The sun is back over Sydney, but anyone who plans to hit the beach this weekend may want to think twice.
Environmental officials have warned that the recent floods have had a “significant impact” on water quality, and there could be heavy contamination in the ocean.
“The heavy rain and floodwaters will have washed pollutants from our streets, including rubbish, bird and dog faeces, cigarette butts, leaf litter and oil into the stormwater system,” a NSW Department of Planning, Industry and Environment spokeswoman said.
“Heavy rainfall can also trigger discharges from wastewater systems.”
Swimmers should check the NSW government’s Beachwatch website and look for a green symbol at their beach of choice.
As of Friday afternoon, there was not a single beach in Sydney that was guaranteed to be pollution-free.
Most harbour and ocean beaches were marked with a yellow symbol that meant pollution was possible.
Some had red symbols, meaning pollution is likely, including the beach near Boat Harbour Aquatic Reserve in the Sutherland Shire.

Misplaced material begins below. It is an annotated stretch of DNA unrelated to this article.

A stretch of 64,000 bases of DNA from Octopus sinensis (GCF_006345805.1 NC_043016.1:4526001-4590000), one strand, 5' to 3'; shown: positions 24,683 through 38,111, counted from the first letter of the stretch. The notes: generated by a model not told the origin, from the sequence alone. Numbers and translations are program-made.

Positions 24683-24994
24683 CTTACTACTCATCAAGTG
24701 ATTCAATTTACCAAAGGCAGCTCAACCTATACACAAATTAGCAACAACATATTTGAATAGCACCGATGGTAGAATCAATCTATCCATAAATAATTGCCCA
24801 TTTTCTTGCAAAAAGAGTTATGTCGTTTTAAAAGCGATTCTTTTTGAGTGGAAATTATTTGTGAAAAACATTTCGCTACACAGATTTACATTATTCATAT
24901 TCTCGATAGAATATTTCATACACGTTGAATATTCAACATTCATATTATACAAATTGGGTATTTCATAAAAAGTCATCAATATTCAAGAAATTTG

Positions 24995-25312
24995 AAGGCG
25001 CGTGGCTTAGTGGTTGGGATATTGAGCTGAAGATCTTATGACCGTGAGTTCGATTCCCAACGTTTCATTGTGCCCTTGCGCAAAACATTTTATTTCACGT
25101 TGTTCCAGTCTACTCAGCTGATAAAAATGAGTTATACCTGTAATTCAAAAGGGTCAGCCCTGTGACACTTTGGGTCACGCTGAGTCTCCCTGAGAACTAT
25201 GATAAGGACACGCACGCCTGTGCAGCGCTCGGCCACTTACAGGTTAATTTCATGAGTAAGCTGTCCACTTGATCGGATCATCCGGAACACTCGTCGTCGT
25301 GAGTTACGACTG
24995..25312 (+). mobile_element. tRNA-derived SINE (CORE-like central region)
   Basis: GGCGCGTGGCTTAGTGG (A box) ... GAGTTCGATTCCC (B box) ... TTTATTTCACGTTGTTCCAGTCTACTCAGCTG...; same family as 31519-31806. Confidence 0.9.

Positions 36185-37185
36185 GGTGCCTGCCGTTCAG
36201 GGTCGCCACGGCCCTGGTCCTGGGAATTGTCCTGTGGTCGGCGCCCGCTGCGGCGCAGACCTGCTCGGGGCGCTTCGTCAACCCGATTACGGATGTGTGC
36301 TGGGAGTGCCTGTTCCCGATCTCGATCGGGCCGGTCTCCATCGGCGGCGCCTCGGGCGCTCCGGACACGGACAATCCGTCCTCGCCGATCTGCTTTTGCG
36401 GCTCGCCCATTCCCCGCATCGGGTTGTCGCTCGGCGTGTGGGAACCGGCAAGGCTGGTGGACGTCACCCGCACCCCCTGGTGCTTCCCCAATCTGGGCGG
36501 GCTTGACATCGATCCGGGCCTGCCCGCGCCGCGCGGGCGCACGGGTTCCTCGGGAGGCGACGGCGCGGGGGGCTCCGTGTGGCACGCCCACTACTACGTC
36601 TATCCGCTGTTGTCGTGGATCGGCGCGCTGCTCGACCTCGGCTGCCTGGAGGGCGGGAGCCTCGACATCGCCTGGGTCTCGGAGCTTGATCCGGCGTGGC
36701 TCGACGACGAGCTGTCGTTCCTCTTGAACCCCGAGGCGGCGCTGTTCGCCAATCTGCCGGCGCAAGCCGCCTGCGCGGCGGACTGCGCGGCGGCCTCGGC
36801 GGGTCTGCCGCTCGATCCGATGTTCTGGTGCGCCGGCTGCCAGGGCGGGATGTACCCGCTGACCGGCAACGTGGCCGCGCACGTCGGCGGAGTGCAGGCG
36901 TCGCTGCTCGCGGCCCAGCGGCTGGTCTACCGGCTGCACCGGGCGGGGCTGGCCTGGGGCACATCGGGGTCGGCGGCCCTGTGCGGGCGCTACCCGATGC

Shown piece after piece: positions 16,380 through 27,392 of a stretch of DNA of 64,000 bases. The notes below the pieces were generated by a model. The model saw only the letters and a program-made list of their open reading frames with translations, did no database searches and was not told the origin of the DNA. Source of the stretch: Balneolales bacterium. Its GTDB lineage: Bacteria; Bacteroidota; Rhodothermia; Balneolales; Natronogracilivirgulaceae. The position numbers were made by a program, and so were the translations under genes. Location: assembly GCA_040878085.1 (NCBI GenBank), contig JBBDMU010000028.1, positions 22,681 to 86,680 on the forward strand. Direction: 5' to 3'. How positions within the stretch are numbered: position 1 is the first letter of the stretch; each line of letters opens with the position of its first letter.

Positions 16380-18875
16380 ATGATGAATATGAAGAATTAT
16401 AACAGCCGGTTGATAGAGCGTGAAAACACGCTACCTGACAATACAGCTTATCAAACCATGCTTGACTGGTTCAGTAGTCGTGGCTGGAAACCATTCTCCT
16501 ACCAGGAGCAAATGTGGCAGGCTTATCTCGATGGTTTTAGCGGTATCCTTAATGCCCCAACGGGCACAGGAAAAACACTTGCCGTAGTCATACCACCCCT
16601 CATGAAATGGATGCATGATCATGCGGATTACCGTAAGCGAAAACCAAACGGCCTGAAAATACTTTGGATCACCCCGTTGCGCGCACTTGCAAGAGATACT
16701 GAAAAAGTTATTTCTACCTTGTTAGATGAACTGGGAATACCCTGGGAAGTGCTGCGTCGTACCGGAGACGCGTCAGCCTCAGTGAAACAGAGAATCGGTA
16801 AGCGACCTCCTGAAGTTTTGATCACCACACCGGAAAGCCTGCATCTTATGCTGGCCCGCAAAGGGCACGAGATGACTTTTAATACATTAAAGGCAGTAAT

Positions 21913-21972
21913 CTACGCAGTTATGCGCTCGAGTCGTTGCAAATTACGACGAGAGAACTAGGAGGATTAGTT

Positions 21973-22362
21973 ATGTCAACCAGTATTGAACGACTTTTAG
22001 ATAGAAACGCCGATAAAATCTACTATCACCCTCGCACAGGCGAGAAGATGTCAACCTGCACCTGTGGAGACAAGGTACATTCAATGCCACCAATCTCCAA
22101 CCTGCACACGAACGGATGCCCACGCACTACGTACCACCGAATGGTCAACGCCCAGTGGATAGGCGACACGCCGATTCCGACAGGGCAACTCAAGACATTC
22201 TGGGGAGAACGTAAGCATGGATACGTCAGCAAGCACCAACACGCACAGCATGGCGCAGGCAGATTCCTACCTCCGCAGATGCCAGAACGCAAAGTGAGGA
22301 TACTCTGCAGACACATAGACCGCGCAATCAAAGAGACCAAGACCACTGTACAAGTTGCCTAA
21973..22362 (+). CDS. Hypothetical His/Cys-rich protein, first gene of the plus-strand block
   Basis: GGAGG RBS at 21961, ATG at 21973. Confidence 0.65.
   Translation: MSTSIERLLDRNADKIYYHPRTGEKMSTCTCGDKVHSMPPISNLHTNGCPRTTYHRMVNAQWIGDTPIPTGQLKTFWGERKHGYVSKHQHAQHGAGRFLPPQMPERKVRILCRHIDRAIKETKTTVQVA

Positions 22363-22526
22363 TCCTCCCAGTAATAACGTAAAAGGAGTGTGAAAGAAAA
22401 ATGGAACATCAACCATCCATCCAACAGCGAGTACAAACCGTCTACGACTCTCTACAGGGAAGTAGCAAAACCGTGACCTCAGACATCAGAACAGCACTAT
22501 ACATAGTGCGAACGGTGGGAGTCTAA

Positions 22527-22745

But those who wish to risk a swim anyway should exercise common sense.
“If you can see signs of pollution in the water, like discoloured water or debris floating on the surface, don’t jump in,” the government spokeswoman said.
“Never swim in floodwater and avoid swimming near stormwater drains. If you’re unsure about the safety of swimming at your local beach or swimming spot, speak to the lifeguards on duty or give local council a call.”
Both Saturday and Sunday would be mostly sunny in Sydney, with peak temperatures around 27 degrees, the Bureau of Meteorology said.
The most recent “State of the beaches” survey of NSW waterways showed 98 per cent of ocean beaches were generally in good or very good condition.